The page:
US approvals allow Lloyd's rescue to go ahead

Lloyd's has cleared the last regulatory hurdle ahead of its key annual meeting in London today, confirming yesterday that it had received the approval of just enough US securities regulators to allow its pounds 3.1bn rescue to go ahead.

By a deadline for agreement set at 0100 British Summer Time yesterday morning, Lloyd's managed to win the approval of regulators in states where 84 per cent of US members reside, 4 percentage points above the minimum required for the agreement to take effect.

A number of US states, including Missouri, refused to sign up over the weekend to the pounds 40m deal, which had been agreed in outline with a committee of US regulators on Thursday afternoon.

The annual meeting in the Royal Festival Hall today will be asked to approve a pounds 440m contribution by 34,000 members to the pounds 3.1bn rescue, the first in a series of votes on the package by action groups and individual members which stretch out to the end of August.

An extraordinary general meeting in the same venue, requested by rebel members, will also vote today on motions to improve the offer substantially. The Lloyd's authorities expect, on the basis of opinion polls, to win both votes comfortably, but if they lose the rescue attempt may have to be be called off.

The US committee had little more than 48 hours to win the signatures of individual US states and Lloyd's intends to try to persuade those that have not signed to change their minds.

Lloyd's had been forced to negotiate with the US securities regulators because they had issued a series of orders that had the effect of blocking the rescue offer to the insurance market's 2,700 US members, a minority of the 34,000 total.

Lloyd's agreed to pay up to pounds 40m to the US regulators in return for their agreement to drop all actions against the market. The regulators are to use the money to improve the offer to US names by more than 20 per cent, giving them a better deal than the rest of the membership.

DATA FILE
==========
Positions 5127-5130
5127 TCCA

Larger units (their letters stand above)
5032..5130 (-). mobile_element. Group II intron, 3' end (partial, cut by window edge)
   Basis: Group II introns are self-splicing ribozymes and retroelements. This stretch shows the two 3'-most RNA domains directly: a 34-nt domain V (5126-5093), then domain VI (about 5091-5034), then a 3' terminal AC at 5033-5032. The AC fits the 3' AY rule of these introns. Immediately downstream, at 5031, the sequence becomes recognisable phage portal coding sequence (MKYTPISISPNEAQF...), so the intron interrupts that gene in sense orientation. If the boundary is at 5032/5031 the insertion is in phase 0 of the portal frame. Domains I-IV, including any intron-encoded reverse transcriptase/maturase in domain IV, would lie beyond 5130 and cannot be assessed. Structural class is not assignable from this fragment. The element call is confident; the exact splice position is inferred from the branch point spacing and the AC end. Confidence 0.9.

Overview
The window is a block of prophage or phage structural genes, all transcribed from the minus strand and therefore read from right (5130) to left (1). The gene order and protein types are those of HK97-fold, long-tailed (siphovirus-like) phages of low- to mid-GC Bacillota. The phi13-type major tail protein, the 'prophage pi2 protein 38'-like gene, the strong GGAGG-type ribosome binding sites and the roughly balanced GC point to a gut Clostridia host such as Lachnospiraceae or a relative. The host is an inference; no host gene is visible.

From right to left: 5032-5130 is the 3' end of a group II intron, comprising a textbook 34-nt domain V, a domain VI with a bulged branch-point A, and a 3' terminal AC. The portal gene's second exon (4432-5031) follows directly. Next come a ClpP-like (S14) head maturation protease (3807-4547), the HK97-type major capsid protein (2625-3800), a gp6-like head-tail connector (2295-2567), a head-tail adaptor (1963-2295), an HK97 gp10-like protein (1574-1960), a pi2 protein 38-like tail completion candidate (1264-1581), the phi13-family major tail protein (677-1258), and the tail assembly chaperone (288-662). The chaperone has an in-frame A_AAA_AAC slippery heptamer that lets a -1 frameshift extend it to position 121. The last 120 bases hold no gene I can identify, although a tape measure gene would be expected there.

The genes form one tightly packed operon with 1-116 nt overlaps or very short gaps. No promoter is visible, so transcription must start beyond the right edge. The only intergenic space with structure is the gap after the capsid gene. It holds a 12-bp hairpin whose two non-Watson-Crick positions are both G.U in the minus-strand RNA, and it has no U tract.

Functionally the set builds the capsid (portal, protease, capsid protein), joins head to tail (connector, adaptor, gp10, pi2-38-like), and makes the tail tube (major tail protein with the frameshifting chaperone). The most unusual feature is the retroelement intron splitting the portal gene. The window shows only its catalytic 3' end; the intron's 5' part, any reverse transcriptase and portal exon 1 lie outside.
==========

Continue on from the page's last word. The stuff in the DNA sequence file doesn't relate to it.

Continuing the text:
Confirmed acceptances include seven states where 1,674 members reside, 62 per cent of the US total. These are New York with 321 and California, with 555 - the two biggest - as well as Louisiana, Colorado, Texas, Illinois and Florida.

As well as gaining 80 per cent coverage of members, Lloyd's insisted that 18 named states sign up. Because many states have small numbers of members, the actual number of regulators refusing could still be quite large. Missouri, which refused, has 67 members.

A rejection by regulators covering 16 per cent of Lloyd's US members would only marginally reduce the cost of the deal. Last week, Ron Sandler, Lloyd's chief executive, said that if rejections amounted to up to 15 per cent, the credits would be recycled to regulators that did approve the deal. Beyond that level, the package will be reduced pro-rata.

Mr Sandler described the agreement to give US names preferential treatment as an "uncomfortable choice".

In a statement issued in New York, Peter Lane, managing director of Lloyd's in North America, said: "We believe this agreement with securities regulators recognises our mutual regulatory concerns and presents a sound and practical way to resolve all outstanding state disputes regarding Lloyd's."

He added that it was unfortunate that some regulators had not yet acted to gain the benefits for Lloyd's members within their states.

Start your day with The Independent, sign up for daily news emails
ebooks
ebooksAn introduction to the ground rules of British democracy